Bottom ash also can be used as filler for the closure of pipes. In this case, a more powdery bottom ash is used. Fly ash provides more frost resistant and stiffened roads and can advantageously be used to stabilize weak materials to premium construction materials. Port construction environmentally safer and cheaper with ash

Energy ash can solve the problem of contaminated dredged material when rebuilding ports. When ash is mixed in, the heavy metals are bound and the dredged material can be reused as building material in the port.

Many ports around the Baltic Sea have to dredge their entrances to become safer and to be able to accommodate increasingly larger vessels. A major environmental problem when ports are rebuilt is the bottom sludge, much of which contains hazardous substances such as heavy metals. The contaminants are a result of earlier emissions from industries and transport. During the next few years, hundreds of thousands of cubic meters of contaminated sediment will have to be dredged at ports around the Baltic Sea.

Saves 500 million Swedish crowns
Several ports now are using a new dredging technique with energy fly ash as an important ingredient. The technology is both environmentally safe and considerably cheaper than the traditional one.

In Sweden, the port of Gävle has received permission to test the technology. This means that ash from district heating plants is mixed into the dredged material together with cement and other binding agents. This binds the pollutants firmly in the dredged materials and prevents them from leaking. Also, a new, solid building material is created and can be used for constructions in building the port.
Using ash as a solution saves both the environment and big money. The port of Gävle expects to reduce the costs for the port construction with 500 million Swedish crowns compared with having carried it out the traditional way.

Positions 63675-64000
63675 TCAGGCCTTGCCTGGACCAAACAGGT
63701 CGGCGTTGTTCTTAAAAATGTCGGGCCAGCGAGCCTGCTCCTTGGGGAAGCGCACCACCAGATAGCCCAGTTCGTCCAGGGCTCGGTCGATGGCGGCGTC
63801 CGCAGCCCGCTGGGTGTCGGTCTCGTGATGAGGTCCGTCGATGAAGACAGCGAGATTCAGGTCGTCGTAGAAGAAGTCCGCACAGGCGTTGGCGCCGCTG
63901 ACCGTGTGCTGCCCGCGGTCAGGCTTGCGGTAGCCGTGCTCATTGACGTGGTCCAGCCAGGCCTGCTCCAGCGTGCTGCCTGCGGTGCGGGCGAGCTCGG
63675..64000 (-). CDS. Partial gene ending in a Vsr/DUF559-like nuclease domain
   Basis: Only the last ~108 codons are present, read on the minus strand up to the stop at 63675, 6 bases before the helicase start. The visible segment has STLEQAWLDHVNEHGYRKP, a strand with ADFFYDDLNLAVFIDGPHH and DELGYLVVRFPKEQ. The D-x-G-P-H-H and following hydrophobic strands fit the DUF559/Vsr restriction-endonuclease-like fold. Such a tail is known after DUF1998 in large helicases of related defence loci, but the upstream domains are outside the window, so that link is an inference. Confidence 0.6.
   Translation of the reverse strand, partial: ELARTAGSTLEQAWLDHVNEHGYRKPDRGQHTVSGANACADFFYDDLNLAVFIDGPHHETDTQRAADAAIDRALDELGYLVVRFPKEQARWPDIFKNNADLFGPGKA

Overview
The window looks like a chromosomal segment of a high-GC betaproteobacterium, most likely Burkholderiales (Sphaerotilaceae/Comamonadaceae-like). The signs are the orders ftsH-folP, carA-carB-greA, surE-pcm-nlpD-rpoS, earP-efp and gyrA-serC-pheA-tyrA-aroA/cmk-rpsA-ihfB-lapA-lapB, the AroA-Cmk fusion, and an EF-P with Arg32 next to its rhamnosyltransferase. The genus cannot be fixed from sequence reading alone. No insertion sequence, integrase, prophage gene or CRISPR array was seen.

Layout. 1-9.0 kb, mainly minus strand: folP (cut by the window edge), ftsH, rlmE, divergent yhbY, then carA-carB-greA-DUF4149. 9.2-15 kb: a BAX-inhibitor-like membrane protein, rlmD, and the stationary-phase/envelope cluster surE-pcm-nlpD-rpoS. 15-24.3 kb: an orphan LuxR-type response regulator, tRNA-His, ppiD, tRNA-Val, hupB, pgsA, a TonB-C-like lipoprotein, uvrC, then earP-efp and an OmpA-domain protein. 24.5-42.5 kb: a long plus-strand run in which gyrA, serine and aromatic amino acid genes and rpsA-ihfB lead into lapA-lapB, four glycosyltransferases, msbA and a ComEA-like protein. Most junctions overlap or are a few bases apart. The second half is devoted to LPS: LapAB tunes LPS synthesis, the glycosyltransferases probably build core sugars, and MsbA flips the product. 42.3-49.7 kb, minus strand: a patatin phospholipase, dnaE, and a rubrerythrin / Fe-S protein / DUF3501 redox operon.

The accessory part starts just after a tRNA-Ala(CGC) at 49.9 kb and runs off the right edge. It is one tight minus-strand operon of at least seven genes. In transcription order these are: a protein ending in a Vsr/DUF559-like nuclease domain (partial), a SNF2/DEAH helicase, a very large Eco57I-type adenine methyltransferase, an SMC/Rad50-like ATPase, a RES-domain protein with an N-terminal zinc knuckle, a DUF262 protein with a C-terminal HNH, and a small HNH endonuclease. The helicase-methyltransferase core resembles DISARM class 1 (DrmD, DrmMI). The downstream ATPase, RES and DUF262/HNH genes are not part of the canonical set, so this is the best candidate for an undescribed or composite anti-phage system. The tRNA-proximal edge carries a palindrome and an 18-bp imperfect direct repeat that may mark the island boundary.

Usually, the contaminated dredged material has to be excavated and placed in landfills, which is very expensive. This procedure also requires both transport and structure surfaces. With the new technology the dredged material can be returned in the expansion of the port and replace natural resources such as crushed rock, sand and gravel.

New practises for sustainable port construction ( En del upprepningar mot ovan men det kanske passar in I broschyren)
The method of binding pollutants in the dredged material instead of having it excavated and replaced has been used for many years worldwide. In recent years, this technology also has been tested in the Nordic countries. Both the port of Gävle and the port of Kokkola (Karleby) in Finland are part of a three-year pilot project, funded by the EU. Other countries participating are Germany, Poland and Lithuania. To replace part of the construction cement with energy fly ashes reduces an important margin of the costs.

The project, led by Swedish Geotechnical Institute in Linköping, is now in progress, developing a practice for how to handle the contaminated dredged materials in a safe and sustainable manner in the entire Baltic region.